Wolf and Woodsman

Wolf and Woodsman: A Crispy Venture Unfolds

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Updated on March 20, 2024

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Like an unexpected recipe rising to culinary acclaim, Wolf and Woodsman’s venture into the world of gourmet crisps has whipped up quite a stir in the snack industry.

Not simply a tale of three men and their quest for the perfect sweet potato crisp, it’s a narrative of entrepreneurial spirit, gritty determination, and the audacious ambition to challenge the status quo in a saturated market.

As we navigate through their journey, it’s intriguing to consider: Will their commitment to quality, premium pricing, and ambitious future plans ensure their venture survives the cutthroat world of snack foods?

The Founding of Wolf and Woodsman


How did the journey of Wolf & Woodsman, the brainchild of brothers Johnny and Deal, along with partner Steve Knowles, begin?

The founding inspiration emerged from an entrepreneurial journey that started with childhood ventures in pocket money schemes. As adults, their shared passion for fitness led them to search for a healthier, tasty snack option. They discovered the potential of sweet potato crisps and embarked on crafting a premium snack business.

Wolf & Woodsman was thus born, reflecting a commitment to quality and good taste. From its inception, the team envisaged a brand that stood out in the market, combining rustic charm with a premium feel.

The journey wasn’t without challenges, but their entrepreneurial spirit kept them motivated, underscoring their commitment to mastery.

Product Development Journey

Transitioning from a simple idea to a tangible product, Wolf & Woodsman’s journey in product development was marked by perseverance, innovation, and a relentless pursuit of quality.

The initial challenge was creating the perfect sweet potato crisp at home. Collaborative innovation played a crucial role, as they partnered with professional chefs to leverage culinary expertise. Participating in innovation events, they refined their product, staying committed to achieving the desired crispiness without frying.

Over a span of three years, they focused on consistency, ensuring each batch mirrored the last in taste and texture. This meticulous attention to detail, coupled with an unwavering commitment to quality, led to the launch of a premium snack that truly epitomizes their brand’s ethos.

Branding and Marketing Strategies

Having perfected the product, Wolf & Woodsman then turned their attention to developing a compelling brand and implementing effective marketing strategies. The rustic, visually appealing packaging design captures the essence of the brand’s outdoor ethos. This premium positioning differentiates them from competitors, making them stand out in the crowded snack market.

They’ve made a concerted effort to highlight their business journey and embrace outdoor events, like the Balmoral show, to promote their product. Social media engagement has been pivotal, allowing them to connect directly with consumers, share their story, and build a loyal community.

Their strategy cleverly blends traditional and digital channels, ensuring their brand resonates with a wide audience while maintaining its unique identity.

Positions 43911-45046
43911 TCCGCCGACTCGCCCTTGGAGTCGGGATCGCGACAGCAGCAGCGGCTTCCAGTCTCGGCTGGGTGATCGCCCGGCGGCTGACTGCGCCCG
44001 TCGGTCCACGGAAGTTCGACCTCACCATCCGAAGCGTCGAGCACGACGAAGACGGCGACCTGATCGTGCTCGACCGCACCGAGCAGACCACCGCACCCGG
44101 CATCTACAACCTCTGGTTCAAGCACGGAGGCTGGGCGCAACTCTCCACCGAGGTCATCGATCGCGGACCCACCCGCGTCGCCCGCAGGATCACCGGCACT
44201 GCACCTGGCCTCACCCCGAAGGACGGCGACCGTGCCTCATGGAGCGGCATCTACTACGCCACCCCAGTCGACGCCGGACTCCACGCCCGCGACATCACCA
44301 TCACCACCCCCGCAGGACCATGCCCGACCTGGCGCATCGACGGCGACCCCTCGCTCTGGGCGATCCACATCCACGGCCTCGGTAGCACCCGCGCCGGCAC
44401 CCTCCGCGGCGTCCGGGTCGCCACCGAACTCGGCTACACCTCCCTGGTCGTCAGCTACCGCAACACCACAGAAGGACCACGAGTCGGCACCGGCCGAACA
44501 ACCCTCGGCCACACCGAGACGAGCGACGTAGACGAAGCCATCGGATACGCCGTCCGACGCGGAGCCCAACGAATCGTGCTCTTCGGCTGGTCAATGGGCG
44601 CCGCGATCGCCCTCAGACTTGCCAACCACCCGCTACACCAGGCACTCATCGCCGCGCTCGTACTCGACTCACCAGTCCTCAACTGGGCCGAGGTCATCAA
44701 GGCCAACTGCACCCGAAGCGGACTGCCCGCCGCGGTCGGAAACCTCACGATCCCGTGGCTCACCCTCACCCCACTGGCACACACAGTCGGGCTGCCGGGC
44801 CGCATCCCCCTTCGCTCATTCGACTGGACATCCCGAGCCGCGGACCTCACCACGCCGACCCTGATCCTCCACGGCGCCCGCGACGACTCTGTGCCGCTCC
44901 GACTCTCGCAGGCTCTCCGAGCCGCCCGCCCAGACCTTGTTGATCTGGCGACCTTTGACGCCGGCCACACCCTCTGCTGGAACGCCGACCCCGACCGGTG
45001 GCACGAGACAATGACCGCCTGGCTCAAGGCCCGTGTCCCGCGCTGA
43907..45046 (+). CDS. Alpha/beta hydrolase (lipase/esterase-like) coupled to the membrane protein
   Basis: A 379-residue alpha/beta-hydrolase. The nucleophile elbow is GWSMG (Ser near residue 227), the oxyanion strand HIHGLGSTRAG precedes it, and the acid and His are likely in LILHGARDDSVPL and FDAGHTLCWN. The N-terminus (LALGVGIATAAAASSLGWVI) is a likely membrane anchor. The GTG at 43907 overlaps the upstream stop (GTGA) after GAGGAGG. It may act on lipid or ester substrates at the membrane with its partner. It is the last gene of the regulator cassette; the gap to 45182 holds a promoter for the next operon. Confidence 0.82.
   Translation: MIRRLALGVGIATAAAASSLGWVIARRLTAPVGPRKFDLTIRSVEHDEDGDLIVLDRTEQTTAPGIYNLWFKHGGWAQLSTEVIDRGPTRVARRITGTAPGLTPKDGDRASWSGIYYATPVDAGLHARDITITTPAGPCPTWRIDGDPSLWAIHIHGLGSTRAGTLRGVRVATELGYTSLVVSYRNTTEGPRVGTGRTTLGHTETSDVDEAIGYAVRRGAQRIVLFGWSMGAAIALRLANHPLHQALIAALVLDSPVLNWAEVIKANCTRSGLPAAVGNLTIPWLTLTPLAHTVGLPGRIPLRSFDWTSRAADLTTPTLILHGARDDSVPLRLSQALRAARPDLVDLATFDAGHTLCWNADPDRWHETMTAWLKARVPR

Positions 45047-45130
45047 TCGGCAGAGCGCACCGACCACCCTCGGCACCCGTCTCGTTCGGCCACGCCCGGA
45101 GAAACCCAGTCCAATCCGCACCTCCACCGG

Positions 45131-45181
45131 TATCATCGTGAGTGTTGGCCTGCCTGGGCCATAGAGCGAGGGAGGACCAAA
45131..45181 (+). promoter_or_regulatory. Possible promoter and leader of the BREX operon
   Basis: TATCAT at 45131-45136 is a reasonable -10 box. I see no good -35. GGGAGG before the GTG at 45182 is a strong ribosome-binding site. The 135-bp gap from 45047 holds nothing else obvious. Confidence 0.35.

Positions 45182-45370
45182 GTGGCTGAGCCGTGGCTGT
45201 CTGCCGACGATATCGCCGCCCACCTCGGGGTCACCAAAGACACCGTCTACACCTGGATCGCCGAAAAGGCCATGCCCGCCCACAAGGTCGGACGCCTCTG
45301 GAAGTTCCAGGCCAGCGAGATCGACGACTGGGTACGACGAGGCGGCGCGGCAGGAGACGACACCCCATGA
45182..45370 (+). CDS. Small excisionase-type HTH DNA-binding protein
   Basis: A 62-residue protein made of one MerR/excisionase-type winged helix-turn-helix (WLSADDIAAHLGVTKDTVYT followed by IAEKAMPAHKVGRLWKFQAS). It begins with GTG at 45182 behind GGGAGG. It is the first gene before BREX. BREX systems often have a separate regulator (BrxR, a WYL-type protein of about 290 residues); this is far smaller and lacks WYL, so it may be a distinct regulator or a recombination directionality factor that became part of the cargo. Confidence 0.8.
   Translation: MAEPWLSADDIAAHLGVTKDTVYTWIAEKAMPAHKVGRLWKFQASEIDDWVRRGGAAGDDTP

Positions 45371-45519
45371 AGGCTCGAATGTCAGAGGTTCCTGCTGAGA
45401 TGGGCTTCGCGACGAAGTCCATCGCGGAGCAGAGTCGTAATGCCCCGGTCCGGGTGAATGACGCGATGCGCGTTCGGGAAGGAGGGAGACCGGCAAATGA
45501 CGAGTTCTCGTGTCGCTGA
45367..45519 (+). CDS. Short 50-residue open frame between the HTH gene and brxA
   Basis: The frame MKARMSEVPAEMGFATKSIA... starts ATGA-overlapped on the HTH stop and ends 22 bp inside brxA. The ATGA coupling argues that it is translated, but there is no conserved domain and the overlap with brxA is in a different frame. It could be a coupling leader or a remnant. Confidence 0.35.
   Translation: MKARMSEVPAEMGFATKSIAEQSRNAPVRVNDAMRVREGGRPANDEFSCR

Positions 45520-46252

Sales Tactics and Expansion Plans

In their quest to carve out a niche in the snack market, Wolf & Woodsman initially targeted bars for sales, maintaining a higher price point to reflect their premium positioning. These pricing strategies served two purposes: to establish the brand’s luxury status and to ensure profitability.

As part of their market penetration plan, they’re now expanding their reach to upscale cafes and retailers. Strategic partnerships have also been formed to foster brand recognition and stimulate growth.

With a solid local base achieved, Wolf & Woodsman is setting its sights on international expansion. Drawing from their entrepreneurial spirit, the team is actively exploring opportunities in foreign markets, with export schemes being a key component of their strategy.

This is a crisp venture that’s steadily unfolding.

Challenges and Future Visions

Wolf and Woodsman

Despite their successes, Wolf & Woodsman face a unique set of challenges in their pursuit to become a leading snack brand. Managing production costs, ensuring consistent quality, and adhering to regulations are constant hurdles. Notwithstanding, they’re undeterred, with visions that extend beyond profit.

They’re intent on enhancing sustainability practices, reducing their footprint while producing premium snacks. They’ve also made community engagement a priority, aiming to foster relationships and contribute positively to their locale. Future plans include launching new flavors, expanding their distribution, and growing their brand recognition.

Through strategic planning, they’re not just navigating challenges but also cementing their place in the competitive snack market. Wolf & Woodsman’s journey is a testament to perseverance, innovation, and a commitment to sustainability and community.

Frequently Asked Questions

What Was the Inspiration Behind the Name ‘Wolf & Woodsman’ for the Snack Business?

In their naming strategy, Johnny, Deal, and Steve chose ‘Wolf & Woodsman’ for their snack business. The name’s inspired by the wild and natural elements, reflecting the brand’s commitment to quality and authenticity.

It’s not just a name, but part of their brand storytelling, capturing their venture’s spirit, its boldness, and connection with nature. They’ve used it to differentiate themselves, aiming to create a strong and unique identity in the competitive snack market.

How Do the Founders Balance Their Roles and Responsibilities in Running the Business?

In managing their snack business, the founders excel in role delegation and financial management. They’ve divided tasks based on their strengths, ensuring a balanced workload.